Could humans be losing control of their cars?
In the view of state Senator Alex Padilla, D-Los Angeles, that may be a good thing.
He arrived at the Capitol Thursday in a Prius engineered by Google to be self-driving. It's not science-fiction. Proof, Padilla said, that this technology "is coming, much sooner rather than later."
Padilla has introduced a bill, SB 1298, which directs the CHP to develop safety guidelines for testing and operation of autonomous automobiles.
Gearheads of the world, take note. In car-crazy California, Padilla says he wants the state to get ahead of the curve when it comes to this new breed of driver-less car. He says he took the Prius for a spin to the airport.
"It was smooth. It probably drove better than we would have driven," Padilla said.
"It never gets distracted, it never gets drunk. It's a much better driver than I am," Anthony Levandowski, Google product manager, said as he stood by the test vehicle.
The car uses an array of sensors, laser scanners, cameras, and radar to keep track of its surroundings. Google's been working on the project for at least ten years, but admits it still has no idea when it could be marketed or what the cost would be.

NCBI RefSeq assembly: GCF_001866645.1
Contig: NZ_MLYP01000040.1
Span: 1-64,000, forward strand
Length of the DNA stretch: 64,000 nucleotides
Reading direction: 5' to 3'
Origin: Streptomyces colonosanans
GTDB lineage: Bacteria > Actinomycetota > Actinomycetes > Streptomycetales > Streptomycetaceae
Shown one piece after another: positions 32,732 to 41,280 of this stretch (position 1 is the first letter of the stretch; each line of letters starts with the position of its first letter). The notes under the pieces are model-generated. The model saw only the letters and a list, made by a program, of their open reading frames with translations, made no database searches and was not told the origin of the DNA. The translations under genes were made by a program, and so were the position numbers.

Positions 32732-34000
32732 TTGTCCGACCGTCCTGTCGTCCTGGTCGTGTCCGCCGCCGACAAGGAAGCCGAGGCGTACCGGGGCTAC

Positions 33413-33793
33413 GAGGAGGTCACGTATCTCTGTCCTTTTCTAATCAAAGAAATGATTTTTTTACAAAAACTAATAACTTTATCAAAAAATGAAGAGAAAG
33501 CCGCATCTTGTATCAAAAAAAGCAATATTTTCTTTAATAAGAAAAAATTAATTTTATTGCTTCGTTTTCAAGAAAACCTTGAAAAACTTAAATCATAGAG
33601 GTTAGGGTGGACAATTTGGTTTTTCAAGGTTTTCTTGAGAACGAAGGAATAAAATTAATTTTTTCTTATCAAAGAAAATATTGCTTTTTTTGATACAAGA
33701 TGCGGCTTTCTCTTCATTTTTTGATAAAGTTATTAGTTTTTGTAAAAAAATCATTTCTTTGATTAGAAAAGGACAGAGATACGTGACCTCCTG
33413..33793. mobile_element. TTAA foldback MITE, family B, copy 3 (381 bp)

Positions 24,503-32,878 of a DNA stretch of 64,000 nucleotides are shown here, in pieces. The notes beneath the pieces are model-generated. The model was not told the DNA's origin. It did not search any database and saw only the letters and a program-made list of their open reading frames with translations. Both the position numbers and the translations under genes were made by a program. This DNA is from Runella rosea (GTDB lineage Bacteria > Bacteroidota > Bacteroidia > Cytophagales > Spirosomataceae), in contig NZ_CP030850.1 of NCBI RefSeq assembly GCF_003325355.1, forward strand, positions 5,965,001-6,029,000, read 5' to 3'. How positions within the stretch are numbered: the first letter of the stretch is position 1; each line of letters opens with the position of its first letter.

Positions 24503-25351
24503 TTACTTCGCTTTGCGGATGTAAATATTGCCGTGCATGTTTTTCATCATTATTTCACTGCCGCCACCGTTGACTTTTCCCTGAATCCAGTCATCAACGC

Padilla wants the state to be ready and is a believer.
"Autonomous vehicles have the potential to significantly reduce traffic fatalities and improve safety on our roads and highways," Padilla said.
That's assuming the technology is reliable. You wouldn't want to have to re-boot the system while traveling 65 miles per hour.
And then there's the question of whether drivers want to surrender their autonomy to a computer. Sure, driving is simply a chore for some.
But, hey, i like to drive. I enjoy the sense of control in maneuvering through traffic or along winding roads. Surrendering the driver's seat to Google? I'm not sure my Mustang GT would be quite the same in the hands of a computer chip.
Padilla's bill has yet to be assigned a committee hearing.